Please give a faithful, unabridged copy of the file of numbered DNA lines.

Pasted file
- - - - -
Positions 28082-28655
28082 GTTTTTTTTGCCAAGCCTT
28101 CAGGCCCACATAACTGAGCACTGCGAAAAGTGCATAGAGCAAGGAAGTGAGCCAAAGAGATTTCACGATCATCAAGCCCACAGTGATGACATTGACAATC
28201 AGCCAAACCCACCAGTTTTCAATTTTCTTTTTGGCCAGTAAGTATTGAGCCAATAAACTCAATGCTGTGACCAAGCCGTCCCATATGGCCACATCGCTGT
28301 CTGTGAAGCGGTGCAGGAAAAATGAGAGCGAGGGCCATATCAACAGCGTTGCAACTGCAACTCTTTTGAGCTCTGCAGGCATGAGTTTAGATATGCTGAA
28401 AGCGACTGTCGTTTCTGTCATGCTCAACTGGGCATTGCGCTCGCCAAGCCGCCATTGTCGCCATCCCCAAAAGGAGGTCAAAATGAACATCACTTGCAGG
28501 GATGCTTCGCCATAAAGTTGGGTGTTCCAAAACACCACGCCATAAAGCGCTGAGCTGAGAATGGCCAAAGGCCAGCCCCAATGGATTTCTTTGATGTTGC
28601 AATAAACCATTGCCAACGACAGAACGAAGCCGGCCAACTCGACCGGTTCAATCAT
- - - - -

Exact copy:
Positions 28082-28655
28082 GTTTTTTTTGCCAAGCCTT
28101 CAGGCCCACATAACTGAGCACTGCGAAAAGTGCATAGAGCAAGGAAGTGAGCCAAAGAGATTTCACGATCATCAAGCCCACAGTGATGACATTGACAATC
28201 AGCCAAACCCACCAGTTTTCAATTTTCTTTTTGGCCAGTAAGTATTGAGCCAATAAACTCAATGCTGTGACCAAGCCGTCCCATATGGCCACATCGCTGT
28301 CTGTGAAGCGGTGCAGGAAAAATGAGAGCGAGGGCCATATCAACAGCGTTGCAACTGCAACTCTTTTGAGCTCTGCAGGCATGAGTTTAGATATGCTGAA
28401 AGCGACTGTCGTTTCTGTCATGCTCAACTGGGCATTGCGCTCGCCAAGCCGCCATTGTCGCCATCCCCAAAAGGAGGTCAAAATGAACATCACTTGCAGG
28501 GATGCTTCGCCATAAAGTTGGGTGTTCCAAAACACCACGCCATAAAGCGCTGAGCTGAGAATGGCCAAAGGCCAGCCCCAATGGATTTCTTTGATGTTGC
28601 AATAAACCATTGCCAACGACAGAACGAAGCCGGCCAACTCGACCGGTTCAATCAT